European soil sensor under evaluation in UK farm trials

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A unique soil station that is helping European farmers dramatically increase profitability by cutting fertiliser use is now being trialled at more than 20 UK farms.

The station, designed and produced by Estonian company Paul Tech, accurately measures nutrient movement through the soil to help growers make better decisions about when to apply fertiliser to optimise Nutrient Uptake Efficiency (NUE).

The technology has already enabled one Finish onion grower, AFC Uussaari, to cut nitrogen use by 70% while improving yield by 5%. This equates to an 82kg/h saving on fertiliser.

Owner Aleksi Uussaari said: “Having data from my soil was crucial in understanding how our actions affect the growing environment. We used data from Paul-Tech to determine the amount of unused nutrients in our soil, and when adding additional nutrients would be ineffective.”

It has also enabled Estonian arable business, Aru PM OÜ, to cut fertiliser use by 15% using the technology, saving the business a total of €56,000 annually.

The soil station is currently being trialled at more than 20 locations across the UK, including the West Midlands, Herefordshire, East Anglia, Lincolnshire, and Yorkshire.

Paul-Tech CE Mikk Plakk expects the technology will enable British growers to gather the most detailed picture of the health of UK soils ever created.

“The technology is employed in a significant number of European countries across arable and vegetable growing operations, and is enabling farmers to get a much richer picture of how nitrogen and other nutrients move through the soil.

“Trialling the technology in the UK will provide British growers with unparalleled insights into what is going on under the surface of their fields, and will help build a national picture of soil health,” he said.

The system works by having sensors at two different depths in the soil which track the nutrients moving between them.

This can be plotted in real-time via an online dashboard which shows if the nutrients are leaching quickly away or are being held around the roots for plants to absorb.

“From this data, growers can understand what conditions maximise NUE and which cause nutrient leaching, and can adjust their fertiliser applications in line with that,” Mr Plakk added.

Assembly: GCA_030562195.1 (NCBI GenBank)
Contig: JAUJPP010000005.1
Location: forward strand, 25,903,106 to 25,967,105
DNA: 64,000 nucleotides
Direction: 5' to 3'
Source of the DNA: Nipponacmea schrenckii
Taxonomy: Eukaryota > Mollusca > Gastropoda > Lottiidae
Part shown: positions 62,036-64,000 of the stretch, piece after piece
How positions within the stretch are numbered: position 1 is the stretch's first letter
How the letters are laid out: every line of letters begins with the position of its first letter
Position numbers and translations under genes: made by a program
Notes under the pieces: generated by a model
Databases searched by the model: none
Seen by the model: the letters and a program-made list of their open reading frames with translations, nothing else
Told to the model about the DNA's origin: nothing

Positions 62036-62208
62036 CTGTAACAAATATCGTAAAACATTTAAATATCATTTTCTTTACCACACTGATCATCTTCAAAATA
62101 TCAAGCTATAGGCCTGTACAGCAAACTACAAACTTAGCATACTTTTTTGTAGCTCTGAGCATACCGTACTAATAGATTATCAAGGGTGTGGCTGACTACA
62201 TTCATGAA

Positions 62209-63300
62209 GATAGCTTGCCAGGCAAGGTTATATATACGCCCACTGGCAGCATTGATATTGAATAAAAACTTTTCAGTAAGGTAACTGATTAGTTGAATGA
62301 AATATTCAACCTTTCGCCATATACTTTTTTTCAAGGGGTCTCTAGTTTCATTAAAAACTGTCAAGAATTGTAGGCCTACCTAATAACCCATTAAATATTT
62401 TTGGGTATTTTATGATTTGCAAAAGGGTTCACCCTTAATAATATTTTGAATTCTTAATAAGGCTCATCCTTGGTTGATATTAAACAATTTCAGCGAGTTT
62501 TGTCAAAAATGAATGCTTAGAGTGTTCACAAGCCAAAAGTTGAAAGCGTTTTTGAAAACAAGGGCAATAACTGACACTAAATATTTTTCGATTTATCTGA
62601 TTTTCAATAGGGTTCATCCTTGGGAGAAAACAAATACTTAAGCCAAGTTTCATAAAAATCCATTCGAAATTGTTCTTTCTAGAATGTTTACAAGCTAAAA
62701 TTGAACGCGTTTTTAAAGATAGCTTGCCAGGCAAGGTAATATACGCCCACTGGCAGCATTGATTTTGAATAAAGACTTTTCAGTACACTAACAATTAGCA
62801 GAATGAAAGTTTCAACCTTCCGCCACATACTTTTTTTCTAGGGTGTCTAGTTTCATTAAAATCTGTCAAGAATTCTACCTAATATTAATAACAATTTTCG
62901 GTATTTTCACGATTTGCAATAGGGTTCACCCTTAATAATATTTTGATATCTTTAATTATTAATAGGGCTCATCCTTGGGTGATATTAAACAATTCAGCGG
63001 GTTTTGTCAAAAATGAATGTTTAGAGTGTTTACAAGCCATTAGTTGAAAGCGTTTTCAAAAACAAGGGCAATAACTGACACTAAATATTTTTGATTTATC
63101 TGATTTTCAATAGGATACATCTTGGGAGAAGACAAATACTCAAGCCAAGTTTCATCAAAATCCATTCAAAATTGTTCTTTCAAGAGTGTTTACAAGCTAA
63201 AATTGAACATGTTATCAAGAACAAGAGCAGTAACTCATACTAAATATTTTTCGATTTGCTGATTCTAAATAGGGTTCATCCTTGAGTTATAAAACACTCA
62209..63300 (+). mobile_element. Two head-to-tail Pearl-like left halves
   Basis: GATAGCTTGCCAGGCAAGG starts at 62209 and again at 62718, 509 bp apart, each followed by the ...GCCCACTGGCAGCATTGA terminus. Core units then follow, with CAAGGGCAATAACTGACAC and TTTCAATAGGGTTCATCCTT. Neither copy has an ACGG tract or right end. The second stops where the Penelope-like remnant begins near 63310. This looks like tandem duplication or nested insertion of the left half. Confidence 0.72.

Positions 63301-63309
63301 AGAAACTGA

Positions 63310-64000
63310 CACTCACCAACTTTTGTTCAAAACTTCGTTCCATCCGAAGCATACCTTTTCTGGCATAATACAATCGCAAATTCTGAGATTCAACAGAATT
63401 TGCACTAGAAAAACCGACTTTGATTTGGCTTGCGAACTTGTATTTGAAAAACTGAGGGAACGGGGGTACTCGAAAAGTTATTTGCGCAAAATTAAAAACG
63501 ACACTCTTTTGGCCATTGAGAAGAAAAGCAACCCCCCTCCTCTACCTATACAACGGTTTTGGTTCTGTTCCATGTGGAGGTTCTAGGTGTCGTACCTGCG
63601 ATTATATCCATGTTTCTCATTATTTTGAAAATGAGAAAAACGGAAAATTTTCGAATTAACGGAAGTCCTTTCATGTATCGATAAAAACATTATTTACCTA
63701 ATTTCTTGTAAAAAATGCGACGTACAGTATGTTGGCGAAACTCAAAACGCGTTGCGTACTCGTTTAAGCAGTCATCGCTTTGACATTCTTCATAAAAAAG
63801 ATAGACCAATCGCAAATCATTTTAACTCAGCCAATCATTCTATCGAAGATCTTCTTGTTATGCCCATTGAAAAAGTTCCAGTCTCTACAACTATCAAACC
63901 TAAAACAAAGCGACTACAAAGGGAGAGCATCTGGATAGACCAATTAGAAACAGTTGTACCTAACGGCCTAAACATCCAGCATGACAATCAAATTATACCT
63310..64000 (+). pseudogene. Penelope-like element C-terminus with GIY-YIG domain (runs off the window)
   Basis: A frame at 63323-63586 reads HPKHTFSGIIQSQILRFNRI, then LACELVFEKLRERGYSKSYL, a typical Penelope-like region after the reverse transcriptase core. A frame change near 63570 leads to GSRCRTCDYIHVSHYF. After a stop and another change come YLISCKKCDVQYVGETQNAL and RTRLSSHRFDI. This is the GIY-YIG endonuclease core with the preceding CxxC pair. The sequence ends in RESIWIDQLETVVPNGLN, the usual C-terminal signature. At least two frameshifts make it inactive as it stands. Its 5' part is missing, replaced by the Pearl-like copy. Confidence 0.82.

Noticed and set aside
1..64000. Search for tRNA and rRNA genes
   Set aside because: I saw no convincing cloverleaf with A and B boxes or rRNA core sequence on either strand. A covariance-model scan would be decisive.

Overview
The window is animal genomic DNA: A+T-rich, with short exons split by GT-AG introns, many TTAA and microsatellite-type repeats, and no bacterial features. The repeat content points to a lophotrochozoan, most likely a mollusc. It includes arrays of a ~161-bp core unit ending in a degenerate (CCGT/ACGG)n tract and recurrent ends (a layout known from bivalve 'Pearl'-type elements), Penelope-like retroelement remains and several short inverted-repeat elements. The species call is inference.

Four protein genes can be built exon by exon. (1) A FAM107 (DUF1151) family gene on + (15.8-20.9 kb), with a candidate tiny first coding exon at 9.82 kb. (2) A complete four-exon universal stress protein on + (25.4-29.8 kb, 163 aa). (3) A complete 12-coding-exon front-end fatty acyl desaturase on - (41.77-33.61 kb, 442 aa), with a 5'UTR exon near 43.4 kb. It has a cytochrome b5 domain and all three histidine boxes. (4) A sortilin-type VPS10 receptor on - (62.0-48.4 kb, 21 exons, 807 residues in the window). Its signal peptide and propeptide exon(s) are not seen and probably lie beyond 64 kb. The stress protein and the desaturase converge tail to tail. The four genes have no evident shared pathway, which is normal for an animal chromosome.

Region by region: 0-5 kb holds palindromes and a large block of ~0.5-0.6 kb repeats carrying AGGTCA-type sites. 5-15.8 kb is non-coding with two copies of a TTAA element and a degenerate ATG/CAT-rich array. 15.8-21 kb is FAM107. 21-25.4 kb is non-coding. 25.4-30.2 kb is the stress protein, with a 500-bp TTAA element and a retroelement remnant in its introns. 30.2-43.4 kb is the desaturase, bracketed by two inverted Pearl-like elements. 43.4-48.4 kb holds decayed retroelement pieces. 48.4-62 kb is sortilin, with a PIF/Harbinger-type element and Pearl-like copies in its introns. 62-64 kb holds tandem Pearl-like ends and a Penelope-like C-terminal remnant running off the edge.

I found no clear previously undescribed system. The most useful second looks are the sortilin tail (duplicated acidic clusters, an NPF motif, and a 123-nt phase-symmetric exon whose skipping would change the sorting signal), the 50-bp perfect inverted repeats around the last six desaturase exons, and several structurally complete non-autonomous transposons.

Former Soil Farmer of the Year Clive Bailye is one of the growers taking part in the trials. He described the soil sensor as ‘another tool in the box to help farmers make better decisions’.

He said: “We’re all aware of variable rate fertiliser applications and we get information on the quantities we need to apply but not the timings. Having something that can help with timing is new and that captures the imagination.

“The soil station will say ‘now is the optimum time to apply fertiliser’ or better still, it will tell you if the fertiliser you applied two weeks ago is still in the soil and you don’t need to apply more. That could save a significant amount of money.

“We made our first nitrogen application and it’s really interesting to see that going through the soil profile as you’ve got the advantage of the deep sensor too. I’m excited to see how it will evolve through the season and what that will mean for us.”

Brixworth Farming in Northamptonshire is another business trialling the soil sensor.

The business is committed to farming in a sustainable way that protects the wider environment, and it is in helping to optimise this that the soil sensor is being trialled.

MD Ian Matts said Brixworth Farming had been trying a range of different techniques over recent years, such as growing cover crops and catch crops to improve nutrient cycling through capturing used nitrogen following harvest, as well as different establishment techniques and growing wheat after different previous crops.

“We’re using two sensors this year and they’re both in winter wheat. What we want to do is identify the differences in both the amounts and timings of nitrogen release and availability between different previous crops and where catch crops have been utilised.

“We know, for example, there’s a big response to nitrogen following spring oats. We know this is different following beans, but not necessarily to what extent, or when. We are also keen to better understand these changes with a catch crop.

“We want to use the sensors to see if we can identify any differences between these conditions.”

Mr Matts noted it was early days as the sensors had only been in the ground a couple of months, but the early signs were good. “I think with any of these things the more information you build, the more confidence you have to use it. I’m optimistic about it because it can measure nitrate movement through the soil in real-time.”

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